I previously proposed formalizing this problem as Decentralized Identity Trilemma (http://maciek.blog/dit).
> Those three requirements, sybil resistance, self-sovereignty and privacy-reservation, compose the "Decentralized Identity Trilemma".
>  ‘Decentralized Identity Trilemma’, Maciek, 2019.
"To control for Sybil attacks BrightID runs GroupSybilRank, a modification of the SybilRank algorithm, to estimate the anti-Sybil score of the network participants based on affinity between groups. Proposed to be used as the official BrightID anti-sybil algorithm, the effectiveness of this algorithm in the presence of multiple attack vectors, remains to be proved."
Unfortunately, just proving personhood is only the first step in deciding someone's reputation, but it seems like a good basis to build some proper decentralized trust systems from, for example .
We should hope that a democracy would consider not only whether there are more in favour than against but also other factors.
For example. Suppose there are two rabbits and three foxes and the question is what's for dinner? Majoritarianism suggests that the foxes can vote "Rabbit" and then eat the rabbits, all is fair. But I think we'd want our democracies to consider that there is an outsize cost to this choice compared to the 40% vote for "Fresh fruit and vegetables" from the rabbits. [A fox isn't an obligate carnivore, its digestive system is perfectly capable of obtaining nutrients from a meal of fruit and vegetables, although rabbit is delicious].
To achieve the result that you're hoping democracy will provide, it is perhaps better to rely on the principle of Freedom of Speech / Expression.
The most obvious cases of fox / rabbit issues are regarding GRSM rights. A majority would weakly prefer that gay people not marry (but they'd just shrug and move on if overruled), a small minority would strongly prefer that gay people not marry… and then you've got all the gay people, most of whom would very strongly prefer that gay people can marry. The weak majority who care enough to block "rabbit", but not enough to actually be upset if it happened, rule the policy – until democracy becomes indirect, anyway.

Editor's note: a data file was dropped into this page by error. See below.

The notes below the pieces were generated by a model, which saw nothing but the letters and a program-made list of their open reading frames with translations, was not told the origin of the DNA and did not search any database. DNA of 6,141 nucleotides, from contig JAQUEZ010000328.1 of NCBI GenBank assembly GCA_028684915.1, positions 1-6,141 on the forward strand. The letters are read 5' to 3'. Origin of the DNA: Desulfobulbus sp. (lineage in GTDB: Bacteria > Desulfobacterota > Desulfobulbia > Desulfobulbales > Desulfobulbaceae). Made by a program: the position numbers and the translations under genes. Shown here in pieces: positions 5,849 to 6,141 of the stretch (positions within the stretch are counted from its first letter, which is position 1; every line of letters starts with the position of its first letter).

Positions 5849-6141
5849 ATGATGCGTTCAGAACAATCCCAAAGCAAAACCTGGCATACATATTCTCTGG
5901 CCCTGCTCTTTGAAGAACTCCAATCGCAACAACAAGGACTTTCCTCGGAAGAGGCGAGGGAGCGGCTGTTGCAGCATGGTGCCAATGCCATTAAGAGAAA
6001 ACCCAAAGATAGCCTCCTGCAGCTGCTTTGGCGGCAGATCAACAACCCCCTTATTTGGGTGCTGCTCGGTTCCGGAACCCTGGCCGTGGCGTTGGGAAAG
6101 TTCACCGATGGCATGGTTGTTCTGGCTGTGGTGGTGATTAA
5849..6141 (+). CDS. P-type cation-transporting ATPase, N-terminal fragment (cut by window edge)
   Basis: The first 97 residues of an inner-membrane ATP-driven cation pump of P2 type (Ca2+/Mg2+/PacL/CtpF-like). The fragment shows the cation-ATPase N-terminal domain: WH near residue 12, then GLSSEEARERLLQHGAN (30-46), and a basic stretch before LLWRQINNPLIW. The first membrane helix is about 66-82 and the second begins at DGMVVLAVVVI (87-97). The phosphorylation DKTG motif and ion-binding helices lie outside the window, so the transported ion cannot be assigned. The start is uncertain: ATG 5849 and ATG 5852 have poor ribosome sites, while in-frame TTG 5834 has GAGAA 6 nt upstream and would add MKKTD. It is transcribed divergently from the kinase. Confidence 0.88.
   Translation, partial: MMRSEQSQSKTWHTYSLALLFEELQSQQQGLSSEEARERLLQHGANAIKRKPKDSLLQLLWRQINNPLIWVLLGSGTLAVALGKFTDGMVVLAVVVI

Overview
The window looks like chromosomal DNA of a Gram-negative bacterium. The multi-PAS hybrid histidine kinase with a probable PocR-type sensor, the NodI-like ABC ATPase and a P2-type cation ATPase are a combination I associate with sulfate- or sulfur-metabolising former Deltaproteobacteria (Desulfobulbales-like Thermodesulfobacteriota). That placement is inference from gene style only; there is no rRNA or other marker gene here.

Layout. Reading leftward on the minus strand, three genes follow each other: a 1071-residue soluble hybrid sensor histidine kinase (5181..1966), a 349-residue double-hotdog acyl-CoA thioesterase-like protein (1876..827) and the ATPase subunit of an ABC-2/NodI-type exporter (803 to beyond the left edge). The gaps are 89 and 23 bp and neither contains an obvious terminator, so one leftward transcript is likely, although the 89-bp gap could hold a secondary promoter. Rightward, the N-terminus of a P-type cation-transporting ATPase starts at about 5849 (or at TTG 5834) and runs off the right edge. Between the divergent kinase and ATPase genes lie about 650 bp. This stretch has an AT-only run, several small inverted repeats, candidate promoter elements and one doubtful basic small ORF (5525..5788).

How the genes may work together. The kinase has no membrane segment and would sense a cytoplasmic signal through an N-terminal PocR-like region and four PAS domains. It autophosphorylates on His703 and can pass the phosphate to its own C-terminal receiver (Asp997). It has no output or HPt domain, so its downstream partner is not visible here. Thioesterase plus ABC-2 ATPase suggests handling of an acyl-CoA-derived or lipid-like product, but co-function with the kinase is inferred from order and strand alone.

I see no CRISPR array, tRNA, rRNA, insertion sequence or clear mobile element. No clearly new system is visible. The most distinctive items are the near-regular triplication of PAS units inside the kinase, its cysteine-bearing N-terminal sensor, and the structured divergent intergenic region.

Indirect democracy should never have superior properties to direct democracy. Is there a way of fixing this?
I fail to see how this ever scales. Surely as the user count increases it becomes extremely difficult to get all the users to be ready to validate themselves at the same time?
uses plain PKI certificates to solve identity and information verification in general.
> Certificates are information verifications issued to you by Certisfy partners.
> Certisfy partners:
> * Police departments.
> * Government agencies, ex DMV, SSA, IRS.
> * A notary public.
> * A school, college, university
The fact is the internet is in need of a privacy-friendly information verification solution that scales...when it comes to approaches for achieving this I think the more the merry.